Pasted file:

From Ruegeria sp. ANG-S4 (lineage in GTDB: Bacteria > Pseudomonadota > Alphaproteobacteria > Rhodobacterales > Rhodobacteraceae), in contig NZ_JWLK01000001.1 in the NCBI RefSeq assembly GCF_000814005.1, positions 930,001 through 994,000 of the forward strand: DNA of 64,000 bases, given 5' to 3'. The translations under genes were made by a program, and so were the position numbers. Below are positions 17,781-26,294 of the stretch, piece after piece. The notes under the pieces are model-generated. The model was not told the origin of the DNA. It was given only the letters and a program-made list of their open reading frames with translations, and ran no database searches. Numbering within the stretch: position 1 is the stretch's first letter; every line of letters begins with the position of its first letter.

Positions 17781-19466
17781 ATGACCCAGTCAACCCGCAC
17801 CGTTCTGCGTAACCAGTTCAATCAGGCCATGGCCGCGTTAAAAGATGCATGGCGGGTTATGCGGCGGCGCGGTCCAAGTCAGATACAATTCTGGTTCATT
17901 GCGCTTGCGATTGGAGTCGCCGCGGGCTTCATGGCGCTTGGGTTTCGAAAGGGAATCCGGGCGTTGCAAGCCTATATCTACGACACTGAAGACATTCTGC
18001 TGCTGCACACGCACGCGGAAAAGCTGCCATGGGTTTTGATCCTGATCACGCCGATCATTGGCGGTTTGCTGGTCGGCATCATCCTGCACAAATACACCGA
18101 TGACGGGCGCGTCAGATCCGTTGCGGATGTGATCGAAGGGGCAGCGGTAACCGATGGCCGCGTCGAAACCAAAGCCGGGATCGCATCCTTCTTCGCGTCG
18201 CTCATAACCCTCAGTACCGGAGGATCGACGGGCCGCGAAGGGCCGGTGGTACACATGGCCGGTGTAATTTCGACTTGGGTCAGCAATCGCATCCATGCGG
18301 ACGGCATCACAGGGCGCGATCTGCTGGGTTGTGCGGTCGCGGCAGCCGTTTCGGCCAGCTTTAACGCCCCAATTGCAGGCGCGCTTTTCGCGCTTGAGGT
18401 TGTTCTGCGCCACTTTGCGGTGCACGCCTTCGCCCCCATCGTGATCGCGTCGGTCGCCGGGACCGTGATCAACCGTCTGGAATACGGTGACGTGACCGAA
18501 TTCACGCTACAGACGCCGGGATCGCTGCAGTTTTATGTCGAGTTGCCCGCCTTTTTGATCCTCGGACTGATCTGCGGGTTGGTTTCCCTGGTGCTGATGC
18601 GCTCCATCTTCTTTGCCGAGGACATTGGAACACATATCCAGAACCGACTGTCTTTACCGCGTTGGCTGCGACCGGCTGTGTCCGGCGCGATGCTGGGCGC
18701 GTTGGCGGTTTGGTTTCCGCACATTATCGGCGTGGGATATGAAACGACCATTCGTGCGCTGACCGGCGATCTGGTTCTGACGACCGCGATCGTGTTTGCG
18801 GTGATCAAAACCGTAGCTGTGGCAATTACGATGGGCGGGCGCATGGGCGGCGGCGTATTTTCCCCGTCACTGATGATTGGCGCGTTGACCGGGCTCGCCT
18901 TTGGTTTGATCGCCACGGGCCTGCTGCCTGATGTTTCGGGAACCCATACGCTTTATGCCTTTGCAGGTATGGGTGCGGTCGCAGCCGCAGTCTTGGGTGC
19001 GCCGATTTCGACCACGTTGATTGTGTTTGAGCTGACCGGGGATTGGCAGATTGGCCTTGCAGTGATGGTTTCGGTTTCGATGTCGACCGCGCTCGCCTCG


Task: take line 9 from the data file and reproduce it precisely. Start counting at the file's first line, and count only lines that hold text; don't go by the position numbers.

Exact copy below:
18301 ACGGCATCACAGGGCGCGATCTGCTGGGTTGTGCGGTCGCGGCAGCCGTTTCGGCCAGCTTTAACGCCCCAATTGCAGGCGCGCTTTTCGCGCTTGAGGT